Cross section in a leaf of Urtica dioïca – nettle

Urtica dioica, often known as common nettle, is an herbaceous perennial flowering plant in the family Urticaceae and comes from northern Europe and Asia. The leaves are pointed, with toothed edges. The faces are also covered with fine teeth.

The sections on this page are paraffin sections (8 μm thick) stained with astra blue and basic fuchsin.
The first micrograph shows the tissues at the level of main vein (NP) with mesophyll cells from either side. Several cystoliths, calcium carbonate deposits, are observed on the adaxial side (5 blue arrows) and a long, pointy trichome (red arrow) on the abaxial side.

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Below : tissues in a portion of the section with lateral veins (nl1 longitudinal view; nl2 cross section; red arrow). Two cells of the epidermis, litocysts (blue arrows), are observed on the adaxial epidermis. They are large and contain cystoliths (blue stained), encrusted onto a stalk of cellulose (in red) connected to the wall of the cell. Between the two epidermis (ep) the mesophyll is heterogeneous, with palisade parenchyma (adaxial face) and spongy parenchyma (abaxial face).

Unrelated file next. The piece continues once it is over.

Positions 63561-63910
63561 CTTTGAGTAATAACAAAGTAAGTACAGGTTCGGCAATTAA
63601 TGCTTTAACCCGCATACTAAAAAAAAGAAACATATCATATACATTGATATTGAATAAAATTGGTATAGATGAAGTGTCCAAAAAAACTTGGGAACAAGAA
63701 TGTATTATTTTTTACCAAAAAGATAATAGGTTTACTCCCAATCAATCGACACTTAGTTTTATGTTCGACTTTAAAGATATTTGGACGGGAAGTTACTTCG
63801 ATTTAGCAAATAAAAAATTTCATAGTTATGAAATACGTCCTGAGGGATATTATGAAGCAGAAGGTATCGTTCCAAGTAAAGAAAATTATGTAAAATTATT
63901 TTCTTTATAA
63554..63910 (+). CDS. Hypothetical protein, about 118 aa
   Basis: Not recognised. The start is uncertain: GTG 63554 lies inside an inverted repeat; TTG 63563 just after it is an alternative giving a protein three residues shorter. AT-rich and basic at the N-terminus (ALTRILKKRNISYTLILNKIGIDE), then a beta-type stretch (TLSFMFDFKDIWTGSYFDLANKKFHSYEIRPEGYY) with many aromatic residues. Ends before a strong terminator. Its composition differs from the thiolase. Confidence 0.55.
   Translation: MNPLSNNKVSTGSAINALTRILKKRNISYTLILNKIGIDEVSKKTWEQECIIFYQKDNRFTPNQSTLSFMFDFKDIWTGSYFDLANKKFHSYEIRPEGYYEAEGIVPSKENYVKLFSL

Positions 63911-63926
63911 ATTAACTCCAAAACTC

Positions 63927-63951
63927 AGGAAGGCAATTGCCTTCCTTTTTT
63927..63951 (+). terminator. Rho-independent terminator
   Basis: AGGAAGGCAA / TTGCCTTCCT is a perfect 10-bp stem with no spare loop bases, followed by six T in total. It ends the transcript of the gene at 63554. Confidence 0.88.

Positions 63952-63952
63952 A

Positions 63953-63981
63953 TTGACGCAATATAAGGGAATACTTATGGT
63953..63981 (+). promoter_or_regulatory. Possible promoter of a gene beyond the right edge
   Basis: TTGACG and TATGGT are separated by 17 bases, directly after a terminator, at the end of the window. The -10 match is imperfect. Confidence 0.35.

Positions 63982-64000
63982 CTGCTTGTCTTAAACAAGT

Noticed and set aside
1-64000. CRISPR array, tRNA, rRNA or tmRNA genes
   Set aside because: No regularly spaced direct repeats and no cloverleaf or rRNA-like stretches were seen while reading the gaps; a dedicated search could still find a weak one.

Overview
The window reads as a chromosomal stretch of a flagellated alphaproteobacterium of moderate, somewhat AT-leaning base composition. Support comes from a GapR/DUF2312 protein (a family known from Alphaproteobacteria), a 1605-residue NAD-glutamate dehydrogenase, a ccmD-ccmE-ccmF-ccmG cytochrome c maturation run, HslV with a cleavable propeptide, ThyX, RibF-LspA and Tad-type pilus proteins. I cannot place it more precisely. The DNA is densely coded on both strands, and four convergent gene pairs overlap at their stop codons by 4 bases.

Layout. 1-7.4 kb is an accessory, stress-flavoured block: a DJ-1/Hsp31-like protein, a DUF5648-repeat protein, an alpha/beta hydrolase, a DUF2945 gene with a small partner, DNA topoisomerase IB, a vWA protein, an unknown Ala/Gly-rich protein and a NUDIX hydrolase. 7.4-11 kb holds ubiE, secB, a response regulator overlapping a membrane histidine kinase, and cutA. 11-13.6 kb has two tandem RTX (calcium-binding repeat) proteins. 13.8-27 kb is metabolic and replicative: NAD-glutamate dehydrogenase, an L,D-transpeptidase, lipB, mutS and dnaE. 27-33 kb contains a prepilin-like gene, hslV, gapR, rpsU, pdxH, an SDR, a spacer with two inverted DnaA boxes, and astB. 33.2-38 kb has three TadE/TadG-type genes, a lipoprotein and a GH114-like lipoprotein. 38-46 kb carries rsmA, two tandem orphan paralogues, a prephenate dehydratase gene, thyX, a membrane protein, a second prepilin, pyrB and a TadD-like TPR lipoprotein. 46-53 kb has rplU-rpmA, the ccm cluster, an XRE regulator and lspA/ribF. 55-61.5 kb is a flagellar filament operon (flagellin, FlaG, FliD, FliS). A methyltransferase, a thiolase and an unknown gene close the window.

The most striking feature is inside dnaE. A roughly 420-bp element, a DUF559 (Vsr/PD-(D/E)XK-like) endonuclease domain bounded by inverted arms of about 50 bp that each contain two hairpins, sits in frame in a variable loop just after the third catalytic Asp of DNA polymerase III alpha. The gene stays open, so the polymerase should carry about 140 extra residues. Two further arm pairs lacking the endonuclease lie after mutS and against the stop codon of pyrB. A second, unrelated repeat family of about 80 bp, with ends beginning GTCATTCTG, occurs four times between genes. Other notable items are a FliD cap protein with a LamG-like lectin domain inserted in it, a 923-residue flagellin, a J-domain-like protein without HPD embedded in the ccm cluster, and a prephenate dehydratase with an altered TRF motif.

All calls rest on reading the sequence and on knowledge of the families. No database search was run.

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Below : high magnification view of the vascular tissues of the main vein. From the adaxial toward the abaxial face we find successively: xylem 1 (x1), xylem 2 (x2), cambium (c) and phloem. From either side there is parenchyma (par). Numerous aggregates of oxalate crystals are observed in the central parenchyma and in the phloem (red circles).

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